John Meunier

Author's details

Name: John Meunier
Date registered: March 3, 2012
URL: http://johnmeunier.wordpress.com

Latest posts

  1. John Meunier: How do we mold leadership teams? — January 27, 2015
  2. John Meunier: Do you need searching or encouraging? — January 21, 2015
  3. John Meunier: But why not in bulk? — January 20, 2015
  4. John Meunier: Going all-in for mission? — January 20, 2015
  5. John Meunier: The Methodist way of preaching — January 18, 2015

Most commented posts

  1. John Meunier: DeLong covenant document criticizes UMC — 6 comments
  2. John Meunier: Bishop Schol affirms loving, committed same-sex relationships — 5 comments
  3. John Meunier: You win or lose as a team — 3 comments
  4. John Meunier: ‘Ineffective’ bishop to fight on — 2 comments
  5. John Meunier: How do you respond to Ms. McEwen? — 2 comments

Author's posts listings

Jan 27 2015

John Meunier: How do we mold leadership teams?

Original post at https://johnmeunier.wordpress.com/2015/01/27/how-do-we-mold-leadership-teams/


Patrick Lencioni defines a leadership team as a small group group of people who are collectively responsible for achieving results for their organization.

Do our churches by this definition have leadership teams? Do we have a groups that understands themselves to be collectively responsible for achieving results?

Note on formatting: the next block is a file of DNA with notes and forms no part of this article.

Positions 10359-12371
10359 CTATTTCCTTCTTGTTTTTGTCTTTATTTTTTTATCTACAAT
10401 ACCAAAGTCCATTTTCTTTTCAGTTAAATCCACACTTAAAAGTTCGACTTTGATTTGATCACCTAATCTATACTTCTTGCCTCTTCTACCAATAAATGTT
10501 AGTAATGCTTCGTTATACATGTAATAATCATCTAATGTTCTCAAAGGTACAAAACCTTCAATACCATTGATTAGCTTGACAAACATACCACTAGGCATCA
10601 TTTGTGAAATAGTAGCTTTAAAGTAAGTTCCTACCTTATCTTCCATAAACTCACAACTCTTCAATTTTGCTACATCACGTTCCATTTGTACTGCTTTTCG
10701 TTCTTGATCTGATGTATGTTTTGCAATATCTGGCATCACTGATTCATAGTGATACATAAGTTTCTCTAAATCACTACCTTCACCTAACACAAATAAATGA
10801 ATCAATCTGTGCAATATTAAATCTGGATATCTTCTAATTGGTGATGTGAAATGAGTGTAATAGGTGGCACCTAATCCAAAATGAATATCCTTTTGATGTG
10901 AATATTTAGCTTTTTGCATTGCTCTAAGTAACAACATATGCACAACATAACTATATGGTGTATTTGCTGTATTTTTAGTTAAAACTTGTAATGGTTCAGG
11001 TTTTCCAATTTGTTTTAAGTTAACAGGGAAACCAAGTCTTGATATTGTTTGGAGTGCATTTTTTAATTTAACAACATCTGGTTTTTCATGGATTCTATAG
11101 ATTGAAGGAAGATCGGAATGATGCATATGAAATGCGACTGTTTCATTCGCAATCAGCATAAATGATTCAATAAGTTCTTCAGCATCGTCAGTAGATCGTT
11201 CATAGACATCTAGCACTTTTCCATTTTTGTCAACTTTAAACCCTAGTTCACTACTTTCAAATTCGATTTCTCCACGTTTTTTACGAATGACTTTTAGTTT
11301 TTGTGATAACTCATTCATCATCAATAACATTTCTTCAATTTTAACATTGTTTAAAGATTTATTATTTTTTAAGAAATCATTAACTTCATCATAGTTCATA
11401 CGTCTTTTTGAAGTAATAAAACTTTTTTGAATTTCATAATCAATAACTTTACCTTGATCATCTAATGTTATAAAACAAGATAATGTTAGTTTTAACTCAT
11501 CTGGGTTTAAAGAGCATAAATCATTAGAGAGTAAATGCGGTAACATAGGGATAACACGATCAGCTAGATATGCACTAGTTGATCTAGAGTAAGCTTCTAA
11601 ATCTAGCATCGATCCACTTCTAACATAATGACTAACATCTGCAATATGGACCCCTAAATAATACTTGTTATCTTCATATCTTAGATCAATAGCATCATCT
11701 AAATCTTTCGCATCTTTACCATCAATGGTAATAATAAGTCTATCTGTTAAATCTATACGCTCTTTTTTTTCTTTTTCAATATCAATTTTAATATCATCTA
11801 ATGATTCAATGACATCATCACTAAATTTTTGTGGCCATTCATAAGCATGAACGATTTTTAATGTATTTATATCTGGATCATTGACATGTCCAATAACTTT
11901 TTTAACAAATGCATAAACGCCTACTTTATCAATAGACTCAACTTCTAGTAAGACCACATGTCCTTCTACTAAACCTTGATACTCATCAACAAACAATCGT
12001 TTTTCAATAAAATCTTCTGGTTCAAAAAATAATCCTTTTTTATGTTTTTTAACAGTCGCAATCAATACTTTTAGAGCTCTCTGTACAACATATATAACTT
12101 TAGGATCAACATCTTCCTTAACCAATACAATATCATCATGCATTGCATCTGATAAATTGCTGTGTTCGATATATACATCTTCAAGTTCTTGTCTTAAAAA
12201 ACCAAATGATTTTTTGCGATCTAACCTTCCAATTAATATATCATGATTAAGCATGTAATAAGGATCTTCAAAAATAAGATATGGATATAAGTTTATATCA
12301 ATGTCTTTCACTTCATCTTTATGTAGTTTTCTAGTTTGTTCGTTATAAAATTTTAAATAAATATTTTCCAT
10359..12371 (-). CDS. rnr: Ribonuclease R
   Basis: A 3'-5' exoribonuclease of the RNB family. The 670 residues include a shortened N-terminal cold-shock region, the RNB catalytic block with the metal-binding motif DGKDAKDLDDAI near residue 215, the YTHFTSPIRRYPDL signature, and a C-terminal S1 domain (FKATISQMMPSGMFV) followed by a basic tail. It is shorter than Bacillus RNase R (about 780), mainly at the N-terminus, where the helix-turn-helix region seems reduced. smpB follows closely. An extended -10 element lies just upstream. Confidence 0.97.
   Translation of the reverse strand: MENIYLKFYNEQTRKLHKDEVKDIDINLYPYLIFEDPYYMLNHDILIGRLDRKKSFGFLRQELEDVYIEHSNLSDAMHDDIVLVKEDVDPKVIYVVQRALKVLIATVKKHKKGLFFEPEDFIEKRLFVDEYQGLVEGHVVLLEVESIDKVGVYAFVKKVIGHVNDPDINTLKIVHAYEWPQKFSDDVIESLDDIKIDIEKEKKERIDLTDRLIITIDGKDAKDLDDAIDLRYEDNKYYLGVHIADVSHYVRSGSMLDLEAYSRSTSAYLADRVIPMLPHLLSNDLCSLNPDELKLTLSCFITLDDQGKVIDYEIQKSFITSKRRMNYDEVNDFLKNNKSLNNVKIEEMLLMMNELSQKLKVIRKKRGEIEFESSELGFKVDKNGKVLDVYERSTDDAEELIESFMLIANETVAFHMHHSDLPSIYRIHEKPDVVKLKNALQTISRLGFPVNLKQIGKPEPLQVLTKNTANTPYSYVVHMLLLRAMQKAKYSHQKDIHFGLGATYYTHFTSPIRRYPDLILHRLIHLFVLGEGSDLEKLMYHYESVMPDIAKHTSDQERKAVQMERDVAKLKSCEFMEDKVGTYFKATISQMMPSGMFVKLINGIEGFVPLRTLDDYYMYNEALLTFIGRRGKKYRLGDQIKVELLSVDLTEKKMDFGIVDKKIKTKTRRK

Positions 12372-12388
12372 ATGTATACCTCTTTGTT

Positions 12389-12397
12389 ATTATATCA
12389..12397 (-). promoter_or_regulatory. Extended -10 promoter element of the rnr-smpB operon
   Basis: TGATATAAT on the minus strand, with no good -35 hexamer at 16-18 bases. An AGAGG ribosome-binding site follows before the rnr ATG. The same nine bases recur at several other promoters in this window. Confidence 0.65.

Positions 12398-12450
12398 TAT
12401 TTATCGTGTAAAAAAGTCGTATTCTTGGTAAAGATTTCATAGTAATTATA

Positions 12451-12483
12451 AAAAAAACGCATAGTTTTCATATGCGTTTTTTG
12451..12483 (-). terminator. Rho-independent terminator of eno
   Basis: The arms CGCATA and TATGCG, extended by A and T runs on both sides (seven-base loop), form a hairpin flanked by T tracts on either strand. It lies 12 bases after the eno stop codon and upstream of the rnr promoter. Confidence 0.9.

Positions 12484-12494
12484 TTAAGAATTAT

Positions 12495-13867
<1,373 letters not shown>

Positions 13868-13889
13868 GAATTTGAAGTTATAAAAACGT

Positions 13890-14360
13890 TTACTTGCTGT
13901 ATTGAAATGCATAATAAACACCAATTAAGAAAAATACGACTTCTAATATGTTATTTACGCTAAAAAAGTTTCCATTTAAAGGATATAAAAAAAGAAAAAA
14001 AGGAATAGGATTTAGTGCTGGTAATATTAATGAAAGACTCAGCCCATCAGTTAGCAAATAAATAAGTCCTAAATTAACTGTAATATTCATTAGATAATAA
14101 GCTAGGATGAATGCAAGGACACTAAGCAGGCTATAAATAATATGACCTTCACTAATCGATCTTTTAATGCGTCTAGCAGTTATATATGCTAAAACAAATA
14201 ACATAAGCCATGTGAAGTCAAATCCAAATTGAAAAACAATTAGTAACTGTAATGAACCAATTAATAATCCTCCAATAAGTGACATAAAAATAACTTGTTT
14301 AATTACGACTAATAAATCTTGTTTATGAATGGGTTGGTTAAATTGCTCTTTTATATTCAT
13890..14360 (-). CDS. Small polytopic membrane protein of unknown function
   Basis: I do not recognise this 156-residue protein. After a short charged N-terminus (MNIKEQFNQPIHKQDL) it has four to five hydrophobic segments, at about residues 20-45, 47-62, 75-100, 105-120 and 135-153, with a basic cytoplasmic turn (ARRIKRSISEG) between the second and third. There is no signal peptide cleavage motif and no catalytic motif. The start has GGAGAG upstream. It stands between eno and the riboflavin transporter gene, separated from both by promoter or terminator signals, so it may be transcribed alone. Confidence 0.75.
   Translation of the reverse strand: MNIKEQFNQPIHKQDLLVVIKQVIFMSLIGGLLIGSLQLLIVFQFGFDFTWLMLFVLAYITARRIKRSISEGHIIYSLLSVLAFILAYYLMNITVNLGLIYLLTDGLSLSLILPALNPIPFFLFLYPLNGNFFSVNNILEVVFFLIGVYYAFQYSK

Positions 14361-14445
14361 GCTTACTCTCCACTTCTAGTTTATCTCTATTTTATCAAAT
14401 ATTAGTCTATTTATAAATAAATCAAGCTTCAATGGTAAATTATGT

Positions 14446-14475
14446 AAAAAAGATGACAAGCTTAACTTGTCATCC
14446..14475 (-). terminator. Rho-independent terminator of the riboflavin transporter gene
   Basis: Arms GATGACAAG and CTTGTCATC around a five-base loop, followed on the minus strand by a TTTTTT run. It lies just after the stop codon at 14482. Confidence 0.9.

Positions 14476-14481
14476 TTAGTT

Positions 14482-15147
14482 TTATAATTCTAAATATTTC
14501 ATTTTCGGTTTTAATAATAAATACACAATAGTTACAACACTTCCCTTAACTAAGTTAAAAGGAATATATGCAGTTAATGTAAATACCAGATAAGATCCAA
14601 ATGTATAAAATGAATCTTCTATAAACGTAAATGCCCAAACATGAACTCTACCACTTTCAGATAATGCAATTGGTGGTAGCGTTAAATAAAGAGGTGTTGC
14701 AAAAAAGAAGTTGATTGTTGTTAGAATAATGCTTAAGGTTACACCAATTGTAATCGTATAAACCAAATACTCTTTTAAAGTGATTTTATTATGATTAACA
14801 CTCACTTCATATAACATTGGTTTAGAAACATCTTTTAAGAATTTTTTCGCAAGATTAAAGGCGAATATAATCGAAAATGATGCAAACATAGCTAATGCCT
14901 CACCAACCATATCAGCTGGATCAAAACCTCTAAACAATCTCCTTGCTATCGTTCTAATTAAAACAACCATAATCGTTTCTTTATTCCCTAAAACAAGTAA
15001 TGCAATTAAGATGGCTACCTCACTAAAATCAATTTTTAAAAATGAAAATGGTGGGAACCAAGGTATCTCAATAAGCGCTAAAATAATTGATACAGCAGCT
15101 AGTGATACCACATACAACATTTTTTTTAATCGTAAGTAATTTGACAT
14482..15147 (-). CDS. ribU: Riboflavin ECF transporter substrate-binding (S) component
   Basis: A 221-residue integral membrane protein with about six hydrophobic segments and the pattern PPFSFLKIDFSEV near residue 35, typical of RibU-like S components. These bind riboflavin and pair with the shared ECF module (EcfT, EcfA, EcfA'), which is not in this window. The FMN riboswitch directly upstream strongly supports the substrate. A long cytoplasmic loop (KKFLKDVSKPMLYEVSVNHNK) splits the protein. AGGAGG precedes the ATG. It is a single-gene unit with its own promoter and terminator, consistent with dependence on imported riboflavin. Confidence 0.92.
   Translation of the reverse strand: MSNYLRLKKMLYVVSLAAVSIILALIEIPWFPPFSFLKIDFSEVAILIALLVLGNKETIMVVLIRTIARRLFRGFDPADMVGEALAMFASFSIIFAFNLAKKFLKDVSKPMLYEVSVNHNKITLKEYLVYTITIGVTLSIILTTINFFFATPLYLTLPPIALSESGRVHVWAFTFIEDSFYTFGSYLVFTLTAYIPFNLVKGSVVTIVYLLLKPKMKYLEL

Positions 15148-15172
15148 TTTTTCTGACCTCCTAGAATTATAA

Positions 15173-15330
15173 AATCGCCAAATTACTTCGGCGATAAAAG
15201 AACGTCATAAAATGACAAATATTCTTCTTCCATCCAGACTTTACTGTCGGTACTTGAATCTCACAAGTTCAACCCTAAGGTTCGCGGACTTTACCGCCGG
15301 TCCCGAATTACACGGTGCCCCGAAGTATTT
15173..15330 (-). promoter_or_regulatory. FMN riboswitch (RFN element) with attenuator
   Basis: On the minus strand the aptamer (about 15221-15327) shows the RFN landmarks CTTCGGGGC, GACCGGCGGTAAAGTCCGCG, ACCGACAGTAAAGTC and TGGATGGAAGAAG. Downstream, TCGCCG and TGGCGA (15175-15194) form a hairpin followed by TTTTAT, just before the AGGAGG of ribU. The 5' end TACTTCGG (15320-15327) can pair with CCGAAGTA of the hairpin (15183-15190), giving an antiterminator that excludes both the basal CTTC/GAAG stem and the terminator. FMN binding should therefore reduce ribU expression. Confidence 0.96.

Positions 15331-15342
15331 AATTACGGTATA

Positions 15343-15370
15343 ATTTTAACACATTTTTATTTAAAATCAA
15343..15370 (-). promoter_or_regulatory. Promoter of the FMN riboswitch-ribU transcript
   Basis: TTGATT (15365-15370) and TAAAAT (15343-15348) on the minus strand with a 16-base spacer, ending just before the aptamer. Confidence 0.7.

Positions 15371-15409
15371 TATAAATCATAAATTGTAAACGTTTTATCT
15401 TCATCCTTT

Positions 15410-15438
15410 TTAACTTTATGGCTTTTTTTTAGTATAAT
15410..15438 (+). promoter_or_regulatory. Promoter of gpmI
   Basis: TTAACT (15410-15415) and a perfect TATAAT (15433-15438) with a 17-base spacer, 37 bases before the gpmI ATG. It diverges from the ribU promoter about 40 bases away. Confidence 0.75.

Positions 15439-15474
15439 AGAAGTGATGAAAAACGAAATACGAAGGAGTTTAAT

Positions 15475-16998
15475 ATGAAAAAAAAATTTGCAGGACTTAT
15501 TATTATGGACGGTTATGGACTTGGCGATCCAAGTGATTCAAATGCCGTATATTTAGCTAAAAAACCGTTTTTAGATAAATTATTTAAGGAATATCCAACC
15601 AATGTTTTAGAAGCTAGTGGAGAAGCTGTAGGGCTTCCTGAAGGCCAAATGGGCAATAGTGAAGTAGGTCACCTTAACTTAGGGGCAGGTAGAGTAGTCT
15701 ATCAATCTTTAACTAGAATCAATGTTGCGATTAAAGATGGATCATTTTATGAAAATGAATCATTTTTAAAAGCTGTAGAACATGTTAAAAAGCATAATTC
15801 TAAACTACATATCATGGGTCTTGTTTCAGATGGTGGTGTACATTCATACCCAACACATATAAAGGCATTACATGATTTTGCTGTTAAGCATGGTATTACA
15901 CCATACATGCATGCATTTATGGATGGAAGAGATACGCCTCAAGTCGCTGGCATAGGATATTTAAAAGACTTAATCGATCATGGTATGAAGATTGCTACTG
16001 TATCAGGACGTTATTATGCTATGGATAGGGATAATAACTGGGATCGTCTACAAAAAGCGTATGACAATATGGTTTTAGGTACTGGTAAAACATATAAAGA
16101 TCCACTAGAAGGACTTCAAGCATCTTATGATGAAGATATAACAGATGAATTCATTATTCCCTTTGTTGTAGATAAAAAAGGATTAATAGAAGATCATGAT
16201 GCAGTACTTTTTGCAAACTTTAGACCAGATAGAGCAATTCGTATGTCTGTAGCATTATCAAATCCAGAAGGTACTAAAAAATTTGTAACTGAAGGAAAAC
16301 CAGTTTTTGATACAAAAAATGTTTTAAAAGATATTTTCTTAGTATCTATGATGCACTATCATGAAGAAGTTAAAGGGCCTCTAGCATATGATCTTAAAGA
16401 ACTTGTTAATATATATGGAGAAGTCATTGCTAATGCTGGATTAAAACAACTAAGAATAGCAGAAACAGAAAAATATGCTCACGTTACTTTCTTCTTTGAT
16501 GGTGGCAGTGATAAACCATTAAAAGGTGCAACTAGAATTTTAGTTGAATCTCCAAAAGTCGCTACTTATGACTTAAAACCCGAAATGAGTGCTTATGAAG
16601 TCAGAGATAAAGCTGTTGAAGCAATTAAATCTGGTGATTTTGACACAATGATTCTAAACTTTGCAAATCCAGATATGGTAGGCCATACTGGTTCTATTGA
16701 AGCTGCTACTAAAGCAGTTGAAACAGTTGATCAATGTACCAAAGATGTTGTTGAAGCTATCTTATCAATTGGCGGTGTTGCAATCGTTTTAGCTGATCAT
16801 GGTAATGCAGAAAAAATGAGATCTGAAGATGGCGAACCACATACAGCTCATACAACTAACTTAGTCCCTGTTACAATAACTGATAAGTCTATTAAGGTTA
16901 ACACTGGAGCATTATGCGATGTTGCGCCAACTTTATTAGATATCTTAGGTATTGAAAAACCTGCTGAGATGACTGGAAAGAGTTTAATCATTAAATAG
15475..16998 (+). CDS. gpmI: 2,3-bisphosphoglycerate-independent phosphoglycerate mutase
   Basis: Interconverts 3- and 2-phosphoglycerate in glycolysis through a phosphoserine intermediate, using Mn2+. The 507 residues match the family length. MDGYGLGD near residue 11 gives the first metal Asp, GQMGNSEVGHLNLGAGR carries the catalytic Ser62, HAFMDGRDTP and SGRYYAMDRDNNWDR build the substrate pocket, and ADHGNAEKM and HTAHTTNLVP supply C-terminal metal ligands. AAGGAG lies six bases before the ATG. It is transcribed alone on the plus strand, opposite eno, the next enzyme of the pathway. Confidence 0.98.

I find these questions challenging. They challenge me because I wonder if we could even define what we mean by “results” in many cases. They challenge me because I am full of doubt about my ability to pull together such a leadership team. They challenge me because I sense that as pastor, the ministry of order calls me to do what I most doubt my ability to do.

What stories can you share about creating groups of leaders in church?

Permanent link to this article: http://methoblog.com/3_0/2015/01/how-do-we-mold-leadership-teams/

Jan 21 2015

John Meunier: Do you need searching or encouraging?

Original post at https://johnmeunier.wordpress.com/2015/01/21/do-you-need-searching-or-encouraging/


Here is another case of John Wesley’s attention to the different spiritual states of men and women to whom he was pastor. It comes from some advice in a letter he wrote to a band leader in 1762:

As to your Band, there are two sorts of persons with whom you may have to do – the earnest and the slack. The way you are to take with the one is quite different from that one would take with the other. The latter you must search, and find why they are slack; exhort them to repent, be zealous, do the first works. The former you have only to encourage, to exhort to push forward to the mark, to bid them grasp the prize so nigh!